How do people get treatment for separation anxiety disorder, and does it work? Get the answers, and find treatment options, on this page.

Separation anxiety treatment is similar to treatments used for other anxiety disorders. There are a variety of treatments that may be recommended depending on the severity and the circumstances of each specific person’s disorder.

Possible separation anxiety disorder treatments include:

  • Cognitive behavioral therapy
  • Exposure therapy
  • Dialectical behavioral therapy
  • Group therapy
  • Family therapy
  • Medications, usually selective serotonin reuptake inhibitors (SSRIs)

Therapies for Separation Anxiety

Separation anxiety therapy focuses on directly addressing the client’s separation anxiety disorder. There are a few different types of therapy available for the treatment of separation anxiety: cognitive behavioral therapy, exposure therapy (a form of cognitive behavioral therapy) and dialectical behavioral therapy. These sessions may occur one-on-one between a client and therapist or with the client and family members or loved ones.

Cognitive Behavioral Therapy

Cognitive behavioral therapy, or CBT, is the primary type of treatment used for separation anxiety disorder. This method is a style of psychotherapy that is typically conducted be with the client and the therapist or counselor. Cognitive behavioral therapy can also consist of family members or loved ones. When the family or attachment figure and the client both have the opportunity to understand each other’s struggles that revolve around anxiety, treatment is smoother.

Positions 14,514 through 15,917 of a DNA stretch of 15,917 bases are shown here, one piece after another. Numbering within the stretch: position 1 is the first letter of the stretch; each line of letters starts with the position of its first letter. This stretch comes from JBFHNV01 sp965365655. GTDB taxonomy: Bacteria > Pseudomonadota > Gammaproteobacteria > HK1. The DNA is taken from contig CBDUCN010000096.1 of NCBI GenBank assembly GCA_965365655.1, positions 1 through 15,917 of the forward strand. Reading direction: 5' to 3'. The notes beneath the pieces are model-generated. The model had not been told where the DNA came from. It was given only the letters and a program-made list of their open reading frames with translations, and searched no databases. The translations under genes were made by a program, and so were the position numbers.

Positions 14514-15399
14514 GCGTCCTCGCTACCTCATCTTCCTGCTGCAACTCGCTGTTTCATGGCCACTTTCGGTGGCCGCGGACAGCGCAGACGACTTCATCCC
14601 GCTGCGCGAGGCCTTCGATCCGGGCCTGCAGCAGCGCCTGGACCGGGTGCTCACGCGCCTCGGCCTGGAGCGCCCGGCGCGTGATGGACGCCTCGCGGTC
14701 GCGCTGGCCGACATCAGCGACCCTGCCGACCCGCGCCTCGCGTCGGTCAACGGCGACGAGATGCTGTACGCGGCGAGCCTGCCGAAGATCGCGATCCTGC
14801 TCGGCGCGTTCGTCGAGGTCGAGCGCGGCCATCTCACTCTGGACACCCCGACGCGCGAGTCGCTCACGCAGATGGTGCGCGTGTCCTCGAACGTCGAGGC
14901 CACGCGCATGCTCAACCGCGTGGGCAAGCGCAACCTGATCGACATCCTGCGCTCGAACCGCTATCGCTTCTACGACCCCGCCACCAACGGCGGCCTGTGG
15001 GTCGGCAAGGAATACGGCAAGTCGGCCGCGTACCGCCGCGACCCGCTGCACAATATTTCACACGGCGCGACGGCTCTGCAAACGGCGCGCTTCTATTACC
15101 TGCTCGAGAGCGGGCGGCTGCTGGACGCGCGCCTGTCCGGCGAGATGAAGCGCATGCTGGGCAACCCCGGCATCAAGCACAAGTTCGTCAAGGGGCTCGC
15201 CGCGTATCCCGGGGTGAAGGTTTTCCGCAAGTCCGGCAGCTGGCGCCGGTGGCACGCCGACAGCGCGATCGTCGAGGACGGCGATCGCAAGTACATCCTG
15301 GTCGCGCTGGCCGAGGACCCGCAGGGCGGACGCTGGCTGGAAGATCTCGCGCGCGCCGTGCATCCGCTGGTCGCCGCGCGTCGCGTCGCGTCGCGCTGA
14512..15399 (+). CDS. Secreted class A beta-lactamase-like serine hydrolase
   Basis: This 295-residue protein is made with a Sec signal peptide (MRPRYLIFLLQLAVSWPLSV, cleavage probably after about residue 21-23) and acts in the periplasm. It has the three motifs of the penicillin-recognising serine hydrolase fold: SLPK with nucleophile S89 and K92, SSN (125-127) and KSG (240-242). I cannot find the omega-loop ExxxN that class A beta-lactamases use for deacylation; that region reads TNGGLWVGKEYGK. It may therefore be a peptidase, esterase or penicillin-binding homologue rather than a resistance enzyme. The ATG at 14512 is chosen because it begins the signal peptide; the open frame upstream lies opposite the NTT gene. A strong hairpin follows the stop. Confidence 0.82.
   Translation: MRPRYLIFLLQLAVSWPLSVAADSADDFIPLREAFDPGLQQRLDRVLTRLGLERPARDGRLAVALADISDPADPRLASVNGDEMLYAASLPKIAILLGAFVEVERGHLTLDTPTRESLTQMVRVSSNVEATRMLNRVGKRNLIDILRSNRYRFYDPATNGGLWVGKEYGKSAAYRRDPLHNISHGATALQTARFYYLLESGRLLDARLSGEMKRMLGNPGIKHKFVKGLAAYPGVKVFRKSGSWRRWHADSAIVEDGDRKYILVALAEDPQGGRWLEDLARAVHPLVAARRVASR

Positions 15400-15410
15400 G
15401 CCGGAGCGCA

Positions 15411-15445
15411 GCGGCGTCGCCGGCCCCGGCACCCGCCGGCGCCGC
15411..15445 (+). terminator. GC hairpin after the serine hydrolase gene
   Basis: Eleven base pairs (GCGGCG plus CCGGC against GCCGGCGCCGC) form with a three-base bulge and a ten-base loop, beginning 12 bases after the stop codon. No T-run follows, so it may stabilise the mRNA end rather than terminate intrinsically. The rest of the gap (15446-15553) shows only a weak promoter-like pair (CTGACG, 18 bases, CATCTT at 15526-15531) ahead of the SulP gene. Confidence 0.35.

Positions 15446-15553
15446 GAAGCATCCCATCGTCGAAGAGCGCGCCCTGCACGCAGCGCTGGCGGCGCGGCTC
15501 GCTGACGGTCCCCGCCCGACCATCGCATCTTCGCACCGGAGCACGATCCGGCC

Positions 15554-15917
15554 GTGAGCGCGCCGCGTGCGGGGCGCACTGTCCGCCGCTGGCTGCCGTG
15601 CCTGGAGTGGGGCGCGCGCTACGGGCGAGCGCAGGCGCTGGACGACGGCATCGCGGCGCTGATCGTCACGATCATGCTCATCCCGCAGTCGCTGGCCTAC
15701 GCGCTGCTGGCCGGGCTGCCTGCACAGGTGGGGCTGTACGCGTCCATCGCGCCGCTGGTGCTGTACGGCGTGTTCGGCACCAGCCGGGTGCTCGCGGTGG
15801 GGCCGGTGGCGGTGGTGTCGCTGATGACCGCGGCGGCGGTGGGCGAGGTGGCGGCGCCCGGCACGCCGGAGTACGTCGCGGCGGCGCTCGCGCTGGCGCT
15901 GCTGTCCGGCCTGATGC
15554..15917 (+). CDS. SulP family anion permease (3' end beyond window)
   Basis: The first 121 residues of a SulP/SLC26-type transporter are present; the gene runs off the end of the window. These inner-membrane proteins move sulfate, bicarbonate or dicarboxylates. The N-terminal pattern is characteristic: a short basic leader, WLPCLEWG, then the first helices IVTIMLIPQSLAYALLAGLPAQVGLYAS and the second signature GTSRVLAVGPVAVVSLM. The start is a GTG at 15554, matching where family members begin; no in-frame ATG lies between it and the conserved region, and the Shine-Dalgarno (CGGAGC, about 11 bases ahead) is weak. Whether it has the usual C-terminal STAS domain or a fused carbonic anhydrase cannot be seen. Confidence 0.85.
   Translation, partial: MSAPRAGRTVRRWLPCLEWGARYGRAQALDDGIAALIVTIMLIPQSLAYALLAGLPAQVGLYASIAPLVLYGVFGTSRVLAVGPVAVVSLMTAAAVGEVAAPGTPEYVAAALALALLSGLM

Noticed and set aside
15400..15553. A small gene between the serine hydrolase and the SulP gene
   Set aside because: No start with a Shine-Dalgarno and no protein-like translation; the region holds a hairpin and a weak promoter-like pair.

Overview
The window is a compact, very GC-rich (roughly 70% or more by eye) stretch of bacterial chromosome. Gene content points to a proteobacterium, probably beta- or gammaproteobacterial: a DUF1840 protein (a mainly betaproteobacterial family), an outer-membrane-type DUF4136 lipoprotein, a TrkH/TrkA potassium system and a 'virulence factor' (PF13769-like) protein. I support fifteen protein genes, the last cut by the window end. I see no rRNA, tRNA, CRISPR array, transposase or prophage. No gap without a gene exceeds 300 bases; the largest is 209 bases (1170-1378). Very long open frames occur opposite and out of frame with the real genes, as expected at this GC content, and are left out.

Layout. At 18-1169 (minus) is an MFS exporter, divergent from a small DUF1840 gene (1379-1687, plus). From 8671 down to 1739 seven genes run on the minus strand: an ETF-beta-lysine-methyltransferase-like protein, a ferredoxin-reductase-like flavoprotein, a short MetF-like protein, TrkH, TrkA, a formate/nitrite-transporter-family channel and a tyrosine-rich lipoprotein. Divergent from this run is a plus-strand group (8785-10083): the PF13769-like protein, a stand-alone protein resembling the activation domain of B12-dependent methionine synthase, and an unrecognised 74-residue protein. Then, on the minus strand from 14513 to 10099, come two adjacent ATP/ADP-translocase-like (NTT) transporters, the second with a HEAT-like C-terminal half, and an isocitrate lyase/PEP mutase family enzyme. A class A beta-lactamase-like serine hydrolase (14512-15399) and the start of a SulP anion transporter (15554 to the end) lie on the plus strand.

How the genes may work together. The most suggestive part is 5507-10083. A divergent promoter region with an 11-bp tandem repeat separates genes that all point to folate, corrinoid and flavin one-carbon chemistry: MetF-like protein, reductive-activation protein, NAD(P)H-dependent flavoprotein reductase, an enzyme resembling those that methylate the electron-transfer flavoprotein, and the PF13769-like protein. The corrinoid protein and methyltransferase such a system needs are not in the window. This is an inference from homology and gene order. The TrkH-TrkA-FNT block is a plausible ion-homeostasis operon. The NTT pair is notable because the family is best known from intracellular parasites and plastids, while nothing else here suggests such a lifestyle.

This therapy focuses on teaching the client how to recognize anxious feelings pertaining to separation and how to modify reactions to anxiety. People who participate in cognitive behavioral therapy can learn to identify their thoughts in anxiety-inducing situations and how to adapt to the situation.

Dialectical Behavioral Therapy

Dialectical behavior therapy is a behavioral treatment that focuses on regulating emotions and learning to cope with pain. This style of therapy emphasizes individual and group training to help the client learn new skills to cope with stress, like:

  • Meditation
  • Mindfulness
  • Regulating emotion
  • Stress tolerance
  • Improved social skills

Exposure Therapy

Exposure therapy is not typical counseling but is a psychological treatment, and an extension of cognitive behavioral therapy, that helps people confront their fears. When people fear something, they tend to avoid those feared objects, activities or situations. Avoidance may help reduce the fear for a short while, but over time it can worsen the fears.

During exposure therapy, a psychologist creates a safe environment in which they can expose the client to the objects they fear and avoid. The exposure to fears in a safe environment, coupled with CBT techniques, helps reduce fear and decrease avoidance.

Separation Anxiety Medications

If psychotherapy is unsuccessful or if the symptoms are so severe that they are almost unbearable, medication for separation anxiety may be considered a viable option. However, there are no medications specifically approved to treat separation anxiety disorder. Some drugs may help with symptoms of separation anxiety disorder.